In a song that epitomizes '90s whitey-scaring West Coast gangsta culture, there is an abundance of 1940s crooner slang. Namely, women are repeatedly referred to as "skirts," while rivals are called, alternately, "clowns" and "busters." Ring-a-ding-ding! "Regulate" is probably based on a lost, unproduced, very dark script for a Bing Crosby/Bob Hope "road" movie, The Road to the LBC.
Davey & Goliath was a stop-motion animated show about a boring Christian boy who never did anything wrong who was nevertheless terrified of straying off of God’s path. He’s inevitably do something mildly immoral, like steal a pack of gum due to peer pressure or not report a murder, while his dopey talking dog frequently expressed exasperation and world-weariness. (“I don’t know, Daaaaaaavey.”) Likewise, Warren G is an idiot who gets into scraps, like jumping out of a car at night in the LBC expecting to play a raucous game of dice with strangers, only to nearly get jumped until the exasperated, world-weary Nate Dogg gets him to safety.
Or, Nate Dogg is a kindly ghost.
With his election in 1920, the original Warren G promised "a return to normalcy" and a new focus on the domestic economy and isolationism in the aftermath of World War I. Harding also filled his cabinet up with and did business with highly corrupt, white collar criminals, which were the gangstas of pre-Depression America. Basically, Warren G. Harding, who called himself G-Funk, heralded the arrival of "the G-Funk era funked out with a gangsta twist." As for Nate Dogg, like Silent Cal, he's huge, stoic, and can nail a hook.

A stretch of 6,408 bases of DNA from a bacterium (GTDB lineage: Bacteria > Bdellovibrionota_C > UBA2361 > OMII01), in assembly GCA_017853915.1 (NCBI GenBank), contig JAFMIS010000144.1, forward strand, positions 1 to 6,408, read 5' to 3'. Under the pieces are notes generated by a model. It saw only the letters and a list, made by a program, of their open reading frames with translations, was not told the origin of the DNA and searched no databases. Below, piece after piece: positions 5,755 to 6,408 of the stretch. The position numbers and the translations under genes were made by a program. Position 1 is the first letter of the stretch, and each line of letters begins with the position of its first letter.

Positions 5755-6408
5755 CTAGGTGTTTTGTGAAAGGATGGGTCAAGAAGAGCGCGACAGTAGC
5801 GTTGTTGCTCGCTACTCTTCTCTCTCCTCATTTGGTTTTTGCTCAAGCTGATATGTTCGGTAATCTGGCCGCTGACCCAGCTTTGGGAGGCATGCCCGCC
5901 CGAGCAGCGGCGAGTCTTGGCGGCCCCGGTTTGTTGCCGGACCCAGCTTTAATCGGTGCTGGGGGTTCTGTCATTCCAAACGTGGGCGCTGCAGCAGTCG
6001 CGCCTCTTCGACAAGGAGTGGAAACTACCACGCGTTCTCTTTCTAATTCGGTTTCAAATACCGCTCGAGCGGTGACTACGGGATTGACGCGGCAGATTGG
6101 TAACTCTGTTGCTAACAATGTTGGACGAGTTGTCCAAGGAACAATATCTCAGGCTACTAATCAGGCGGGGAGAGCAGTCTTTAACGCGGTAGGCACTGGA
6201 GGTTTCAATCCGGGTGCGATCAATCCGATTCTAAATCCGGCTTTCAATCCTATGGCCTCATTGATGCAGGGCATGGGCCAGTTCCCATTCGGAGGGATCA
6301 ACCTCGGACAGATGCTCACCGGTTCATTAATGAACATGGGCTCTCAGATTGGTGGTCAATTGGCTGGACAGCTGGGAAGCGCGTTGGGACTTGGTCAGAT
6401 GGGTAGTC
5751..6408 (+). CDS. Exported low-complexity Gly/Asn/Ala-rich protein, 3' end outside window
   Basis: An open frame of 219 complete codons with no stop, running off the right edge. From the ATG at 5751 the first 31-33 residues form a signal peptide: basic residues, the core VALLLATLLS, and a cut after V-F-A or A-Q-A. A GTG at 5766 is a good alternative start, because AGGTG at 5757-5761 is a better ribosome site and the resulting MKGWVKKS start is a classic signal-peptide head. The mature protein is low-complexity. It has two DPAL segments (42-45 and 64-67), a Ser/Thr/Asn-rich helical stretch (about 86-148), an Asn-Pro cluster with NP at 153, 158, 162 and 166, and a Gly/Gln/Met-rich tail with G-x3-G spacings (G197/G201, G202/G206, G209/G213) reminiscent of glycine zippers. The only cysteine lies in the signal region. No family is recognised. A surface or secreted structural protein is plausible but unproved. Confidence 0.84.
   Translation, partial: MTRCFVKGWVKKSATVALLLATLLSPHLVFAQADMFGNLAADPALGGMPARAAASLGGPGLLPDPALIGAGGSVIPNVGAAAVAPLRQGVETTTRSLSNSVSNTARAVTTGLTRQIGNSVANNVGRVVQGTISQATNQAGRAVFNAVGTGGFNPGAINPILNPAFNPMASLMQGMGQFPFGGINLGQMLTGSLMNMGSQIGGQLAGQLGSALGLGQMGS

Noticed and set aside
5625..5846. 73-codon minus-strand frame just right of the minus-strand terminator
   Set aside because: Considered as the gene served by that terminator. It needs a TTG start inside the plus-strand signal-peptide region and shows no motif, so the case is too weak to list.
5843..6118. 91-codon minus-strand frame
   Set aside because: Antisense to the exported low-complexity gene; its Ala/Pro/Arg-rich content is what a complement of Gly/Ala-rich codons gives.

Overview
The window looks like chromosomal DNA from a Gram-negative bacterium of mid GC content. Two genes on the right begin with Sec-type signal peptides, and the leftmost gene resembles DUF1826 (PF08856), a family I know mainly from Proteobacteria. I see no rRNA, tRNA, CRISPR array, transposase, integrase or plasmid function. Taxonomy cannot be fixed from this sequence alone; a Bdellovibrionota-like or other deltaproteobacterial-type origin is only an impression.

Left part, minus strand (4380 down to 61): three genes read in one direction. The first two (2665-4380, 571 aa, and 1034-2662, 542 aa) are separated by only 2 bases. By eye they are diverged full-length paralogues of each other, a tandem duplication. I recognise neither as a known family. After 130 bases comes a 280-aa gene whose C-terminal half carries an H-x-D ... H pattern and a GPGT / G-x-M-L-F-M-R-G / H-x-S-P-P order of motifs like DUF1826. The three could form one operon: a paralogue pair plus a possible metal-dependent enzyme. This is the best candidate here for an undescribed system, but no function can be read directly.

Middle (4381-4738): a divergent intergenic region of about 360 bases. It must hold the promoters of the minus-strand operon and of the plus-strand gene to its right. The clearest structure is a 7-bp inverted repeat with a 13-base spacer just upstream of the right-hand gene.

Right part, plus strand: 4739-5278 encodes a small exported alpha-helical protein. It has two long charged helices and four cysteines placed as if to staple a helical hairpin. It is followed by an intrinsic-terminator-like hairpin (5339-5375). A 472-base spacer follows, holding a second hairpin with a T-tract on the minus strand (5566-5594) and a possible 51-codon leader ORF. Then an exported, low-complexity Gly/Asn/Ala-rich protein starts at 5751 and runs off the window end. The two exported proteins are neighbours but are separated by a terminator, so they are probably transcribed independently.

The narrative part of “Regulate” ends when Nate Dogg and the G-child convince a bunch of girls in a broke-down car to accompany them to the Eastside Motel. What happens next? Nate Dogg and the G-child murder those ladies, who are hookers; “you seem real nice, would you let me ride” is vague enough to sound friendly in case Warren and Nate are cops, but seems fraught with code to make it clear “hey, we’re hookers.”) The whole song up to that point foreshadows this, as the duo messes around, get into scrapes, and cheat death just for kicks and/or to get themselves properly murder-horny. Coming across that car full of girls is swell indeed, when you’re planning to take them to the kind of hotel Rick James would take a girl to. "Regulate" is a gritty reboot of Jack the Ripper.
The song begins, and ultimately ends, with dudes “trying to consume some skirts for the eve.” Yes, that could be ‘40s slang, or it could mean that Warren G. and Nate Dogg are literally skirt-eating monsters who are just peacefully trying to find some skirts to eat, until those dudes with dice show up and sidetrack everything before, in a happy ending, they lure some girls to the Eastside Hotel, where they eat their skirts.